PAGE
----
Geek Treat of the Week As far a tech goes, my encounter with the Lantronix xPrintServer was somewhat unusual. This fag packet of a device plumbs into your network and enables an iPhone, iPad or even an iPod Touch to access the local printers, assuming there’s a Wi-Fi access point on the same subnet. There’s no need to track down an AirPrint compatible printer, as the xPrintServer lets you use grown-up printers in the office or home.
Networking skills: Lantronix's xPrintServer
Now the unusual part of all this is that I plugged it in and it just worked... in seconds. I’m still trying to get over it now. I suppose the Lantronix xPrintServer has a just one task to perform, but I’m so used to the promise of any tech satisfaction involving a certain amount of farting about that having it work out of the box borders on a dewy-eyed experience.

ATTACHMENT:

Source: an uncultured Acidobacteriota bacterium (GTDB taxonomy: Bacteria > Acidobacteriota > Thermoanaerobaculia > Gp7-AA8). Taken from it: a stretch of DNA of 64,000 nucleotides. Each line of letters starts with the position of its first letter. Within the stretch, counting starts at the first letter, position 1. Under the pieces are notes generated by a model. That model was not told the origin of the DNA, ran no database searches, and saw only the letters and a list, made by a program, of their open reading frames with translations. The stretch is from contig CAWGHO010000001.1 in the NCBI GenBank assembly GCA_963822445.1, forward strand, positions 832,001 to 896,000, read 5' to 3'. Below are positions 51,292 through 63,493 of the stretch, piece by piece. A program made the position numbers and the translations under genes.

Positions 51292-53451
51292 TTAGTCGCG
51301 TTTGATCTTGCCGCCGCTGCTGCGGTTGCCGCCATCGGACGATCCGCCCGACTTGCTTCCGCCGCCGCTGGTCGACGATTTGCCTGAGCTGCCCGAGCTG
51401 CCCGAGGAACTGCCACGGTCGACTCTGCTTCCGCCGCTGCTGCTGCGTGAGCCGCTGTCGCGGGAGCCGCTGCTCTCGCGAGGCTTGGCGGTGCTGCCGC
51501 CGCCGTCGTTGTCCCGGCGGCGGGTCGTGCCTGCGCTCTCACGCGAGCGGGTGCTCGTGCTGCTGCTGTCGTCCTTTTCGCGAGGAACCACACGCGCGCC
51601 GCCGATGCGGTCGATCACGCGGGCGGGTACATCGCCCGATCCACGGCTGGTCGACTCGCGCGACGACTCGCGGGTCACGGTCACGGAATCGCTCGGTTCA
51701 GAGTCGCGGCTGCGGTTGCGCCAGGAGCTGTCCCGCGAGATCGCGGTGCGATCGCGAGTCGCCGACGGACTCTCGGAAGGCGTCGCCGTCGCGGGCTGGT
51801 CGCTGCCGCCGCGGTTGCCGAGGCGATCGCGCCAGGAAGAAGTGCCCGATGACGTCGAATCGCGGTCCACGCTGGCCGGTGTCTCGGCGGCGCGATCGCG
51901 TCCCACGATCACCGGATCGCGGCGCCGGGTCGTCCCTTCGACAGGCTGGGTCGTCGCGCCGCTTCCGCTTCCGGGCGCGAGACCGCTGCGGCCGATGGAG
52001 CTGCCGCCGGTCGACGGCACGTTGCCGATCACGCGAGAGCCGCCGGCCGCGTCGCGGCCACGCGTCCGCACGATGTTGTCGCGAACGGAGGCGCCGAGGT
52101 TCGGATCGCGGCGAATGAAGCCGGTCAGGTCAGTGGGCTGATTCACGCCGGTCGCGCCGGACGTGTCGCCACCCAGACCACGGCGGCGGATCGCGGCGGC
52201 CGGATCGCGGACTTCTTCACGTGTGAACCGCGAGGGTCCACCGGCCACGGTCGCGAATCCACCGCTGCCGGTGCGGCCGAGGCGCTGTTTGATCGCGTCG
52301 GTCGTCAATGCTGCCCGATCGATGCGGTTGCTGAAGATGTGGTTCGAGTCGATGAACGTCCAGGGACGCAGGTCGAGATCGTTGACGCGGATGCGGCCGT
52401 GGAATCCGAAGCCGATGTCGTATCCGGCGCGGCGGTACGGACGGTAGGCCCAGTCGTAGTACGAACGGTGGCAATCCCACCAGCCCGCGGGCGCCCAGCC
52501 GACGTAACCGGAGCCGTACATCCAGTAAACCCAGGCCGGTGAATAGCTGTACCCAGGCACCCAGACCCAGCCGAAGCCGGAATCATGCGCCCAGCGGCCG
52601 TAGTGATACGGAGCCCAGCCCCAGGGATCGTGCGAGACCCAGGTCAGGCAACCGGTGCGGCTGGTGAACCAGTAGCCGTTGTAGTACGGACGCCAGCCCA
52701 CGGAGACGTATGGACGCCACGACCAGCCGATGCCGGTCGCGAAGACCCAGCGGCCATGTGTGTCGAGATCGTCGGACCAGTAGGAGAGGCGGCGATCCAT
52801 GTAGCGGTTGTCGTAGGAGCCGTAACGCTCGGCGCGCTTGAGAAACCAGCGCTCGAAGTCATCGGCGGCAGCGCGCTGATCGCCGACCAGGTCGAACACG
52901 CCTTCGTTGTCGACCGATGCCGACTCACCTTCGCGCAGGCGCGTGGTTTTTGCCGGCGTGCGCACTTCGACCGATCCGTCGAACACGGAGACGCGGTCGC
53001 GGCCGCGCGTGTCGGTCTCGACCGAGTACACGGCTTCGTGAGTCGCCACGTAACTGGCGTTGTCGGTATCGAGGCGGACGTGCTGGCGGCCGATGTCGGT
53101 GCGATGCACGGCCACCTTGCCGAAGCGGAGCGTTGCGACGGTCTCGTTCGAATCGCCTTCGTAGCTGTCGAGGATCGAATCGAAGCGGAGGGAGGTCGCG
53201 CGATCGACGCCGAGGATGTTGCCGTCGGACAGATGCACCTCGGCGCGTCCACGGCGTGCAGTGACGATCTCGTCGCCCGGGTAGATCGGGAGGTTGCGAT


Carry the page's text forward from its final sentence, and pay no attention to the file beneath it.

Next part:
Now talking of dewy-eyed, you do have to pay £115 for the privilege, but as iOS devices become ever more ubiquitous in the office, it’s going to prove its worth printing out travel itineraries and the like booked on-line and other details that might appear in personal e-mail accounts kept on handhelds, rather than the office in-box.
Going through the motions: the list of available printers is conveyed to an iPhone 4S
The xPrintServer has only an external power supply connection and a 10/100Mbps Ethernet port. A short Ethernet cable is provided too and when attached to your network, activity lights around the RJ-45 connector indicate connection status and an orange X on the box blinks slowly when printer discovery routine is complete. The base has a reset button as well as serial number info that’s required for admin access.
If all goes well, and experience suggests it will, you simply go through the motions of printing from your iOS device. The Printer Options screen appears, you choose Select Printer and there’s a quick scan and then a list of available printers appears and you pick the one you want to print to. Tests with several iPhones and an iPad 2 in the office revealed that if the scan didn’t list the printers first time round, it never failed to show them with a second scan.